"Probably that too, but I don't know. I think it was more like she was so used to being disagreeable she didn't know any other way to act. She didn't talk much, just sat and looked grumpy. If I kept asking questions, she would only reveal little bits of her life. It was like pulling teeth to get any kind of a conversation going. Most of her stories revolved around raising her family. If the whole crew wasn't such a dull lot, the tales might have been interesting, but they weren't, and she repeated the same ones over and over. Every visit would crank up my level of frustration to the point I had to get away. It often struck me strange she never talked about Grandpa to the point that I began to think he had never existed. I had not known him, as he wasn't around when I was younger. When I asked her about him, she would quickly change the subject. Ma had told me that one day he just disappeared, went away and never came back. By then she was the only one living with Grandma. The rest of her siblings had left home. They all cut out at an early age, and secretly congratulated their father when he finally escaped."
As I peered out the dirty flyspecked front window, I spotted Old Man Lawton coming down the lane to find out what was going on. He had bought the property a few years back with the stipulation the house would be temporarily spared and Grandma could call it her home for the rest of her days. The day had come and Lawton wasted no time. I didn't like the man and felt no need to show courtesy or deference to him. I suspected he felt the same way.
"I want this dump cleaned out and all the junk out of here right away."
"That isn't going to happen right away. I plan to carefully go through and sort my grandmother's possessions. This will take time, probably a month."
I could tell I had pushed the right button.
"I told your mother you people can take exactly one week to clear everything out of here," he shouted.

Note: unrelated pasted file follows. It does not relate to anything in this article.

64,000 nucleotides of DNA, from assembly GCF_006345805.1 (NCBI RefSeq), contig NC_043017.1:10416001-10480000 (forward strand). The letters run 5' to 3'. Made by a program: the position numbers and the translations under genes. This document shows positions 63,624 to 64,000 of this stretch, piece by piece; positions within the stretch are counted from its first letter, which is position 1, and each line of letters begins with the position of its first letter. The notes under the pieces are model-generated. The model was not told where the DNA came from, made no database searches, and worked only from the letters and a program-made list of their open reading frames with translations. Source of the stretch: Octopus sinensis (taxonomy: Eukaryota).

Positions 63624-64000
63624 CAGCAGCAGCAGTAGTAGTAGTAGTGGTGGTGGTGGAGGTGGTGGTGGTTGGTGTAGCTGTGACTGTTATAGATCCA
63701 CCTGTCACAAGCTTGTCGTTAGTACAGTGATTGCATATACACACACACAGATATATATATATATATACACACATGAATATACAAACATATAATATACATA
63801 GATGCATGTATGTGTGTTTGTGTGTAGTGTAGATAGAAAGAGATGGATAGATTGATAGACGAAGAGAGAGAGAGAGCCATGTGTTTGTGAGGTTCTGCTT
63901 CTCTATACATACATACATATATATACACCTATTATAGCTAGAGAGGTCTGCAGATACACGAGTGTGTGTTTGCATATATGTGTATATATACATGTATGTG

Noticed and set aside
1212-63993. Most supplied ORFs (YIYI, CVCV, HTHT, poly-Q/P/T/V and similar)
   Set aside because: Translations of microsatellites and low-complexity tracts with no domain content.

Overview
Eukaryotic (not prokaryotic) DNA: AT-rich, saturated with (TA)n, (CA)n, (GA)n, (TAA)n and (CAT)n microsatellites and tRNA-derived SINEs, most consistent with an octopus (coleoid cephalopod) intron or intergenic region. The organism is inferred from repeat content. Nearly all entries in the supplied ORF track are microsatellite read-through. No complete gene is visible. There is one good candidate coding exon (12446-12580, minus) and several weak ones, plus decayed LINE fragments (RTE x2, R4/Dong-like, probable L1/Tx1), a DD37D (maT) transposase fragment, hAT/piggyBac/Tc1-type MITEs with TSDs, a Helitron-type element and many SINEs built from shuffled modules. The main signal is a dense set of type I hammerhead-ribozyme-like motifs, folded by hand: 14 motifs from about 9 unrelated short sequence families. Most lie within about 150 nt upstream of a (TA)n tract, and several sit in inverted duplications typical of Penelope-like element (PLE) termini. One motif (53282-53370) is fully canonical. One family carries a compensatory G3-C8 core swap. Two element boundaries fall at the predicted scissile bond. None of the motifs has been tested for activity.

"If you possess a signed agreement to that effect, I would like to see it. Otherwise, I think I should go and talk with the sheriff and relate your demands to a grieving family."
"Who the hell do think you are, a snotty-nosed kid talking to me like this? I ought to beat some respect into you."
"Give it a try, why don't you, and we can both go down and talk to the sheriff."
Without another word, he turned and stomped off down the lane.
The house looked much worse than it did on my last visit over a month ago. Each time I came to see her, I would notice the building slowly deteriorating, but this time it was blatant. The front door hung awkwardly by one rusted hinge and continually banged against the shutters in the slightest breeze. When I pushed it open, a couple of little furry creatures skittered across the floor. The dishes from her last meal lay scattered around the old rocking chair in which she usually sat. The whole place was a disheartening mess. I didn't know where to start. Everything was junk. I had originally considered building a huge bonfire with what would burn and hauling the rest to the dump. However, after my encounter with Old Man Lawton, I decided to give him the pleasure of disposing of all the trash. I rummaged through an old desk but found nothing of interest until I opened a partly hidden drawer near the bottom. It contained only one item, an envelope addressed to me. I opened the letter and read.
Dear Jordy;
If you are reading this then I am no longer among the living. I may not have shown it, but your visits were important to me. I looked forward each month to you coming by to spend time with this crotchety old woman. No one else ever came, and I gave thanks for that. You are my only hope anything worthwhile will come from this family. Don't let them drag you down to their level. As I told you, I am leaving everything I have to you. It will not seem like much at first, but look closely. You will be surprised.

This EBook is available free of charge. Send me an email designating if you want it in epub, pdf, or mobi for kindle, and I will email you a copy. The Paperback version of Grandma's Attic is available at Amazon
Return to Home Page